5. Don’t store cucumbers or eggplant in the refrigerator.
You may be accustomed to tossing cucumbers and eggplant straight into your crisper drawer, but for the best flavor and shelf life, both prefer room-temperature environments. What’s the reasoning? According to the UC Postharvest Technology Center, eggplants are sensitive to temperatures below 50 degrees Fahrenheit and susceptible to discoloration and other damage if kept too cold for somewhere between six and eight days. The same goes for cucumbers, but they can become damaged as soon as two or three days after refrigeration. It’s OK to store either in the refrigerator for up to three days, but be sure to use your produce right after removing it from refrigeration.
6. Don’t toss out old spring onions.
Spring onions have a shelf life of about seven to 10 days under refrigeration, but did you know you can regrow them if the roots are intact? “During your prep, cut off the bottom inch of the onion and put it in a cup of water and watch it grow,” said Yvette Cabrera, food matters project manager at the Natural Resources Defense Council.
This is a great option for someone looking for a little summer DIY project that doesn’t require very much work. Plus, you’ll save some money, too.
7. Don’t wait too long to freeze berries.
Berries are well-loved for their flavor and beauty, but they spoil quickly. Typically, strawberries, raspberries and blackberries are at their freshest for two to three days, while blueberries can last up to 10 days.
“If you see they’re on the verge of overripening, throw them into the freezer and use them in your smoothies at your leisure,” Cabrera said, adding that you can do the same with bananas—just remember to remove the peel before freezing.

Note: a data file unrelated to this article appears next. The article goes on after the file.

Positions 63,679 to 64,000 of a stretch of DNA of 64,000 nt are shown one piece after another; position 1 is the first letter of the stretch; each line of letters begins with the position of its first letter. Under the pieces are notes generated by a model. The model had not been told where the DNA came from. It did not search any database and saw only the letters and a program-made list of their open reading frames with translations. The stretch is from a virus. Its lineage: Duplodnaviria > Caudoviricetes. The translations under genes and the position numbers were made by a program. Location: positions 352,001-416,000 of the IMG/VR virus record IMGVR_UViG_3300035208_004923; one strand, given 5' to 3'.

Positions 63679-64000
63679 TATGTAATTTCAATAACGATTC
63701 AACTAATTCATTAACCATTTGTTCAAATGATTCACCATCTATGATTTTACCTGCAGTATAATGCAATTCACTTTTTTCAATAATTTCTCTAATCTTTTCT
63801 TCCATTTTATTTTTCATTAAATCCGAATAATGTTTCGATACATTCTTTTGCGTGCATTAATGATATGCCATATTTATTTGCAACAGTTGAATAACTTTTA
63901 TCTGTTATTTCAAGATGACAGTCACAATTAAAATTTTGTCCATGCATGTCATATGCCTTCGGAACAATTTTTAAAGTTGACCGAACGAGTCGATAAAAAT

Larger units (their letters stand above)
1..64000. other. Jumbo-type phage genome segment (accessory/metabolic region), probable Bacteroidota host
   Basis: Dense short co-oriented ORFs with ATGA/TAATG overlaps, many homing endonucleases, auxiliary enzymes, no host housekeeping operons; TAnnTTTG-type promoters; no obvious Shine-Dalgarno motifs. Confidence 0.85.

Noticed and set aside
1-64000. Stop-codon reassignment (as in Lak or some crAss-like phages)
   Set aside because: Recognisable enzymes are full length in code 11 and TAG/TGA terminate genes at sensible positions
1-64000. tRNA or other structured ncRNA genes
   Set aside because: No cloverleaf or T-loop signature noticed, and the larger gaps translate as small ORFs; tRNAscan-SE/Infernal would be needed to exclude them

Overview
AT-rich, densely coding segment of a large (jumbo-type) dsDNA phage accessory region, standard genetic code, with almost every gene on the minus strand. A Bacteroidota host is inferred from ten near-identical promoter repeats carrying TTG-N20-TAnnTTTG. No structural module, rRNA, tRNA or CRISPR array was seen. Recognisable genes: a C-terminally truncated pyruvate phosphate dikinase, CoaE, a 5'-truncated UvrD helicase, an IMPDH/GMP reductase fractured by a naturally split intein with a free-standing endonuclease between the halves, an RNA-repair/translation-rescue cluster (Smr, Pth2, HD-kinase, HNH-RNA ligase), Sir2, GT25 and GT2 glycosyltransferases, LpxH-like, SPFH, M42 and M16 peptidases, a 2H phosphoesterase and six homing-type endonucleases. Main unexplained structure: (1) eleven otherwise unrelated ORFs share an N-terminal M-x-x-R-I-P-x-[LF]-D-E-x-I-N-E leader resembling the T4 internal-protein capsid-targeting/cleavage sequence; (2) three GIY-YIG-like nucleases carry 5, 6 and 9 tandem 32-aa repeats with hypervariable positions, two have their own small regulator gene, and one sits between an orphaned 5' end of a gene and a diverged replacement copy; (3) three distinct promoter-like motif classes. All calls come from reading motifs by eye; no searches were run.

And just because you notice some mold on a few berries doesn’t mean you need to toss the entire container. Simply pick through the berries and throw away the ones that have gone bad.
8. Don’t store herbs without water.
If you normally toss your herbs in the refrigerator and call it a day, you may want to rethink your strategy. Herbs can be stored similarly to a bouquet by sticking them in a glass of water and covering the top with a bag, Senesac said. A reusable cotton produce bag may get the job done, but it will depend on the product.
“With the glass of water, we’re trying to simulate the conditions of a greenhouse where humidity helps keep the product fresh longer,” said Andrea Spacht Collins, sustainable food systems specialist at NRDC. “You won’t get that same quality with a breathable bag, but you could do just as well with waxed paper or another airtight container.”
Most herbs require refrigeration, but basil is more sensitive to the cold and should be stored somewhere above 50 degrees Fahrenheit, such as your countertop.
9. Don’t store fruits and vegetables side by side.
Did you know it’s actually not a good idea to store fruits and vegetables beside one another at random? Most fruits produce a ripening hormone called ethylene that can cause other types of produce (both fruits and vegetables) that are ethylene-sensitive to quickly over-ripen or go bad.
For this reason, you’ll want to store ethylene-producing fruits (like apples, avocados, peaches and peppers) separately from ethylene-sensitive produce (like eggplant, lettuce, cucumbers and greens). You should also avoid storing ethylene-producing items in airtight containers, unless your intention is rapid ripening, as they could quickly become overripe or rot.
Keep in mind that some produce, like apples and avocados, both produce and are sensitive to ethylene.
Here’s a good list of which fruits and vegetables produce ethylene, which are sensitive to it and which aren’t.
10. Don’t store root vegetables without a bag.
“Beets, carrots and a lot of roots will keep for weeks or months even if they are in bags in the fridge instead of just loose in there,” Senesac said. “They need something like a bag to hold the moisture in.”
Other root vegetables include sweet potatoes, turnips, ginger, garlic, onions, fennel and radishes. Bags are also useful for keeping your produce separated and organized, as well as to keep produce from bruising on your way home. The bags don’t have to be plastic, either ― reusable cotton bags are effective too, Senesac said.